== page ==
Why you should consider a Solo or Individual 401(k) if you’re self-employed

If you are self-employed or have any self-employment income, you’ve probably wondered about the different types of retirement accounts available to you. Three of the most common types of accounts are SEP IRAs, Simple IRAs, and the Solo or Individual 401(k) plan. This recent post I wrote gives more information on these three account types. Here, I’ll focus on the Individual 401(k) and why it might be right for you.

The Individual 401(k) plan is, in many cases, the better choice for self-employed people because of several key benefits that aren’t available with the SEP or Simple options. (more…)

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Self-Employed: What are your retirement saving options?

Being self-employed has many advantages compared to being an employee of a firm. However, retirement planning isn’t quite as easy as signing up for the company 401(k) plan like many of your friends do. That said, with some guidance from a qualified professional, you too have many excellent options. Below are a few choices to consider when planning for your retirement. I’ve focused on the options for those who are self-employed and do not have any employees, but the SEP and Simple options below are also available to those with employees.

Simple IRA

A Simple IRA is one option for self-employed individuals. The Simple IRA contribution limit is made up of two parts: employee salary reduction contributions and employer contributions. The employee contribution is limited to $11,500 for 2012. If you are over age 50, you can also make a catch-up contribution of $2,500 for 2012. And, since you are also the employer, you can then make an elective employer match of 3% of net self-employment earnings. You can deduct contributions up until the due date of your tax return, but you need to have the plan set up by October 1st of that tax year unless you are a new business. (more…)

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SmartMoney: Fix Your 401(k)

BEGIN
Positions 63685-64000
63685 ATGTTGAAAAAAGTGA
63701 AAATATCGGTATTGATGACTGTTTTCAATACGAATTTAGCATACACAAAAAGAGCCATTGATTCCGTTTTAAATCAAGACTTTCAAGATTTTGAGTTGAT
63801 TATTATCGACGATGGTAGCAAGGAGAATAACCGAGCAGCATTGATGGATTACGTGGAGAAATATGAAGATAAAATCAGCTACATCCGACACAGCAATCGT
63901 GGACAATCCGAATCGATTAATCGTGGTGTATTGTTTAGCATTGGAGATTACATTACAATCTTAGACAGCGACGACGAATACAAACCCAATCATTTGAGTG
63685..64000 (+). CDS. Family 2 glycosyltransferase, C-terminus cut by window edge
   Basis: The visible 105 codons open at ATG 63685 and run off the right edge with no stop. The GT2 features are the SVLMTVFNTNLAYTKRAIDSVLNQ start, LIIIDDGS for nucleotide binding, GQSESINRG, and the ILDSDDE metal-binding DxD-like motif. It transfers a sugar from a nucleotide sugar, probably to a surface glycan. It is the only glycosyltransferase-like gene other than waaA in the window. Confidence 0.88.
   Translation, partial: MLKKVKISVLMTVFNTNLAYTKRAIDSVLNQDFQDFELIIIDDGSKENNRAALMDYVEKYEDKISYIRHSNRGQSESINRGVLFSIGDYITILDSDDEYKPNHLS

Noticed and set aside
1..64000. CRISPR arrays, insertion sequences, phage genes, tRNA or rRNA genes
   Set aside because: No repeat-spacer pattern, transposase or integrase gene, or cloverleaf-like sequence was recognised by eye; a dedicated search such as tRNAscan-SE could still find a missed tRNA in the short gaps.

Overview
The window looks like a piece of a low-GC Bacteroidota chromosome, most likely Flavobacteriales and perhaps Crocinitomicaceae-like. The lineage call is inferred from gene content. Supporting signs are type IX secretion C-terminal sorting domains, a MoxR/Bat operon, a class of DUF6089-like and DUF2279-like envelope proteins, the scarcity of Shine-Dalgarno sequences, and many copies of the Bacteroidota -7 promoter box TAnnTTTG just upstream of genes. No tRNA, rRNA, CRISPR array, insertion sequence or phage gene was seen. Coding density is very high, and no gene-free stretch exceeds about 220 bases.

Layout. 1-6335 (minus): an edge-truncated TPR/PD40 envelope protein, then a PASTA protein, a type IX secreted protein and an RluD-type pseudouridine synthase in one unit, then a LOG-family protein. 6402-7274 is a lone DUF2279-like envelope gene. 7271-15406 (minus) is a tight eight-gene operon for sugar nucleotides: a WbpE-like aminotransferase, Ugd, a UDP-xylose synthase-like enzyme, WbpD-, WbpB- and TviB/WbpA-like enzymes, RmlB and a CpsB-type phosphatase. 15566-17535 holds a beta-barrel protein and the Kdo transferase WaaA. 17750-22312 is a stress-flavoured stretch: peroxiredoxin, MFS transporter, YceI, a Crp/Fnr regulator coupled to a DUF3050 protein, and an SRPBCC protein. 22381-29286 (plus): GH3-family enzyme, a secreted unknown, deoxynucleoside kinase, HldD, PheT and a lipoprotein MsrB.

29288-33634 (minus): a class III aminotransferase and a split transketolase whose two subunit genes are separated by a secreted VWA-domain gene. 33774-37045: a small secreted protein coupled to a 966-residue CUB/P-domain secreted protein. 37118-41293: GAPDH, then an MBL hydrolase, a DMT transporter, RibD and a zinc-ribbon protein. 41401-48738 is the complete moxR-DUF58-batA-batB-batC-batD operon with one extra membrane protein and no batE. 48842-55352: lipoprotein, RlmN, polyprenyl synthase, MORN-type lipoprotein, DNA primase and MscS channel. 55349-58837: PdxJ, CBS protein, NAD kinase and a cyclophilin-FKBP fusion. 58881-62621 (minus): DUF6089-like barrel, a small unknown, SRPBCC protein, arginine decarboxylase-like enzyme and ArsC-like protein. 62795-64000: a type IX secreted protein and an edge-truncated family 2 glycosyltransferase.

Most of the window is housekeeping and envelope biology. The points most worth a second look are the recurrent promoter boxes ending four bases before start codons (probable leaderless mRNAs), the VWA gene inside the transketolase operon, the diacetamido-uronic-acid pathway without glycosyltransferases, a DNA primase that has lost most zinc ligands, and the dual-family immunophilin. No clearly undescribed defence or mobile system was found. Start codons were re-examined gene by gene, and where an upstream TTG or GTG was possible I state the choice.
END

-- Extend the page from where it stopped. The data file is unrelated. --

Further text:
Merriman Financial Advisor Lowell Parker is quoted in this Smart Money article on how employees can patch the holes in their 401(k) plans.

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Are you saving enough in your 401(k) to retire comfortably?

I am asked this question often, which is good because if someone is not saving enough we can make adjustments and get them on the right track. The people I worry about are the ones who don’t ask this question, either of me or of themselves. Maybe they are afraid of what the answer might be or they figure their employer or the custodian of the plan is looking out for them. Well, typically they aren’t.

In 2006, the Pension Protection Act went in to place. This was a nice step towards increased retirement savings, even for the most complacent of employees. This Act allows employers to automatically enroll their employees in the company 401(k) plan. Everyone has the ability to opt out, but they have to request it. Due to human nature, we tend to follow the path of least resistance, so the results were a huge increase in 401(k) plan participation. According to a recent study done by Aon Hewitt Associates, the participation rate in company 401(k) plans is now at 85% compared with 67% for companies who do not have an automatic enrollment program.

So if you are automatically enrolled in to your company’s 401(k) plan, will you have enough money to retire? The answer is: Not likely. You will need to dig a bit deeper in to your personal situation.

The Pension Protection Act I mentioned also allows companies to set an initial default contribution amount. So a company could automatically enroll an employee in their 401(k) plan, designating for example, 3% of that person’s salary for deposit in to the 401(k) plan. This has turned out to be good and bad. The good news is that the complacent employee is participating in the 401(k) plan and automatically contributing 3% of their salary, unless they make the effort to opt out. The bad news is that 3% savings per year of your salary is not likely going to get you through retirement, unless you are expecting to really reduce your standard of living.

Let’s assume our complacent employee is named Larry. Larry makes $50,000 a year and is 35 years old. He plans to retire at age 65. If Larry adds 3% per year to his 401(k) plan (because he just can’t be bothered to opt out or add more), he will have added $45,000 over 30 years (this is before any investment gain).

If Larry made no investment selections for his 401(k) plan (which we know he probably wouldn’t, as he is Lazy Larry), then he would have automatically been invested in the money market. This would amount to about $45,000 in today’s dollars of spending money when he turns 65. Even with some Social Security, that isn’t going to last Larry long. (more…)

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Is Your 401(k) Healthy?

If you are like most of us, you likely visit your doctor’s office at least a couple of times a year. But when was the last time you had a check-up for your 401(k)?

It would not surprise me if you said, “not in quite a while”. But getting a financial check-up for your 401(k) account is extremely important, especially given the heightened economic issues and market turbulence over these last few years.